1968 – Fall ’19 Class Letter
Dear Classmates: I suspect that, like a lot of you, I left Ripon with a feeling that I could have done a lot more, not only for myself but for the College. So when VICKY PORTH TOBIAS ’68 urged me in 2005 to become Class Agent, I accepted. Since then, I’ve been writing these letters for 14 years, as well as coordinating three class reunions. Particularly after our 50th reunion last year, I felt that I was able to finish some things that I left undone in 1968. With that in mind, I’m happy to report that the class agency reins will pass to PETER UHRIG ’68 once this letter is published.
I chose Peter not only on the recommendation of classmates but also because he has been a steadfast supporter of the College and our class, through annual giving, reunion attendance and contacts with friends from 1968. He is also facile with the written word. I wish him all the best, and thank all of you for the support you’ve given me over the years.
College News: The College celebrated Commencement on May 19 with the graduation of 152 seniors and the keynote address by Marc Edwards, a University Distinguished Professor of Civil Engineering at Virginia Tech. Called the “plumbing professor” by Time magazine, he is best-known for leading the research group that uncovered both the 2001-2004 lead crisis in Washington, D.C., and the 2014-2016 water disaster in Flint, Michigan.
JOHN HERMES ’68 and Cynthia Cortright were married on May 4, 2019. John reports: “I met the love of my life at Ripon on Feb. 7, 1965. We had a wonderful marriage. On June 7, 2016, Susan lost her six-year battle with cancer. I do and will always miss her. Fortunately for me, after a couple of years, I met Cynthia. She has a doctorate in music from the University of Oklahoma and is a wonderful piano player and person.” Congratulations to John and Cynthia.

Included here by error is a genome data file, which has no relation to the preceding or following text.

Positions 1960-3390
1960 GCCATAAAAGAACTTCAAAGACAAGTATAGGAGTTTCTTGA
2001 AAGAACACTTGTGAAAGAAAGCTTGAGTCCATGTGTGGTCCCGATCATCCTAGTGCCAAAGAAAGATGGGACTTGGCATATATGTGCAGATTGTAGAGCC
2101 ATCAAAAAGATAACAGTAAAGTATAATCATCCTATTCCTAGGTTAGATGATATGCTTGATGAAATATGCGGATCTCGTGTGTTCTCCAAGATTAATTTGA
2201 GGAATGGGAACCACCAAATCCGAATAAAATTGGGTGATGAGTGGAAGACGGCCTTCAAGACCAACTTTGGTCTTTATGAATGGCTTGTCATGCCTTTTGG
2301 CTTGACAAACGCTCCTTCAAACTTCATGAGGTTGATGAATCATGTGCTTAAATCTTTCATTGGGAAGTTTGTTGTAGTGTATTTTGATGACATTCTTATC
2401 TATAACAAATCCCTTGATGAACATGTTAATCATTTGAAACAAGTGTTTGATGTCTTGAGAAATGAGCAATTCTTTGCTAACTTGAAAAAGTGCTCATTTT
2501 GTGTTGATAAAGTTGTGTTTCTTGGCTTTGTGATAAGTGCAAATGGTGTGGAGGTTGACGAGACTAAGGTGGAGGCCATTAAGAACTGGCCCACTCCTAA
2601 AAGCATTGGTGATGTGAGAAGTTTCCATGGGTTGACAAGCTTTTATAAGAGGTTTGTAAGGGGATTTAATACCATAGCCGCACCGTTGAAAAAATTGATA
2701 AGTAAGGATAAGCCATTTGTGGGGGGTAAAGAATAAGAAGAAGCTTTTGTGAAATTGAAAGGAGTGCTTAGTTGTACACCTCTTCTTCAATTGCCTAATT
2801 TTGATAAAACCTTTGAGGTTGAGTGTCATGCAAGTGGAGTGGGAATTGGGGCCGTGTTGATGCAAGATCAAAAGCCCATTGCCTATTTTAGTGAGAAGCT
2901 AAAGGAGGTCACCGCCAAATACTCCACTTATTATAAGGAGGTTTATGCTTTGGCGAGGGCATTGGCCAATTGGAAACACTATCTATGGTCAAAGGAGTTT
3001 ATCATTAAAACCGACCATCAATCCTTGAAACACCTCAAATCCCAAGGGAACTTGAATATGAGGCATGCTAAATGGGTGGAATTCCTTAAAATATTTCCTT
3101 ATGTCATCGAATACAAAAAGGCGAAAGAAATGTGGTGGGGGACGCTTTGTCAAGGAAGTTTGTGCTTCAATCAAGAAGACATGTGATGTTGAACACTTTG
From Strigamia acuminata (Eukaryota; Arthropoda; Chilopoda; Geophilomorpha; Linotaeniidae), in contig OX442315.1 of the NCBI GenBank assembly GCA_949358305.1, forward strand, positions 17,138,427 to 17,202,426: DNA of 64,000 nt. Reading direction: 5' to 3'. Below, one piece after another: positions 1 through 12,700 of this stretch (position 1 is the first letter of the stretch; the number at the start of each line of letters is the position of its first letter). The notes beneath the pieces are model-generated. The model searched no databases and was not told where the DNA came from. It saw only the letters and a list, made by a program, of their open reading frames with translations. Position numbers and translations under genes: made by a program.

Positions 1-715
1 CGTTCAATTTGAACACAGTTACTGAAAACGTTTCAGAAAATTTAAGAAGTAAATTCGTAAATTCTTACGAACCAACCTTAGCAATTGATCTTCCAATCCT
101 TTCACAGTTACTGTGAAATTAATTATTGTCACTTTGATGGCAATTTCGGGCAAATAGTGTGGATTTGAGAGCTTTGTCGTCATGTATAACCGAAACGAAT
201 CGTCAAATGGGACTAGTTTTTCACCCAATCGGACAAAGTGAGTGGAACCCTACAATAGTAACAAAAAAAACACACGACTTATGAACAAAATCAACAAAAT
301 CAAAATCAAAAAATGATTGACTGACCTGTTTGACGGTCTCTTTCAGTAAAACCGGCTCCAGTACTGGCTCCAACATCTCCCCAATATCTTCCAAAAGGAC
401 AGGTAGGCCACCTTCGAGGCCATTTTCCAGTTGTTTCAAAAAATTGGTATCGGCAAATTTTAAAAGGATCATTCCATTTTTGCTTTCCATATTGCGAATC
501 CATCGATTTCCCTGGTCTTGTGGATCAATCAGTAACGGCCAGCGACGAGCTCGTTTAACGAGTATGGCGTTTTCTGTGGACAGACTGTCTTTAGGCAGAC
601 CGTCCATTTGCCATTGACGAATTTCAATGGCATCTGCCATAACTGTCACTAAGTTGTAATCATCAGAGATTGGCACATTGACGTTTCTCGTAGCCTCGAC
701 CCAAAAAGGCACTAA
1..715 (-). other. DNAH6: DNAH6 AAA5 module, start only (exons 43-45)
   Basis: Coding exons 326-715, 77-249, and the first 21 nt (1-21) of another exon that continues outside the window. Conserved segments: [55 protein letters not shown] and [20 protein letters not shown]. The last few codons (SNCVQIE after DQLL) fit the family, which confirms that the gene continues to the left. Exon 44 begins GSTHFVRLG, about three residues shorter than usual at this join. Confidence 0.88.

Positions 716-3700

As we go to press, Sun magazine is considering a submission from TOM SELSOR ’68 for its “Readers Write” section. I have condensed it here. It’s a great narrative about a young student’s intellectual journey, with Ripon in a strong supporting role:
“It was late September 1965 and I was entering my sophomore year as a psychology major at Ripon College, having hitch-hiked there from my hometown of Berkeley, California. I had registered for an elective English course in 19th Century American Literature, and at the recommendation of my professor, William Martz, had gone to the campus library that morning to begin reading Billy Budd, Sailor. It was the last and shortest novel of Herman Melville’s, never published in his lifetime, and found in his attic after his death.
“I started reading at 8 a.m., skipped two psychology classes and finished about 9 p.m. The next morning I walked into the administration building to request a change in my major from psychology to English. I thought a psych major would teach me the mysteries of human behavior and thinking and identity. But nothing so far in over a year had even suggested the mystery and depth of this short novel of the complex moral dilemma between Man’s Law and God’s Law, between the head and the heart.
“The woman behind the desk appeared confused and nervous. ‘I think you need approval from your psych advisor to do this,’ she said. ‘You’d better talk to her first.’ I said ‘No, I’ve already made my decision. Please change my major to English.’
“In an entire year at Ripon as a budding psych major, I had never found anything remotely as absorbing and charged with depth and insight as this dilemma of true innocence vs. guilt, good vs. evil, innocence vs. guilt.
“Three years later, I would enter graduate school at the University of Wisconsin and later graduate with a doctorate in 19th Century American Literature. My advisor at Wisconsin was Merton M. Sealts Jr., who had joined with Harrison Hayford from Northwestern University to edit the definitive edition of Billy Budd, Sailor. And what was my 265-page dissertation titled? ‘A Thematic and Structural Analysis of Billy Budd, Sailor.’
“Thanks, Ripon College, Herman Melville, and professors Martz and Sealts, for setting me on the right track for a rewarding career of learning, discovery and teaching.”
All the best,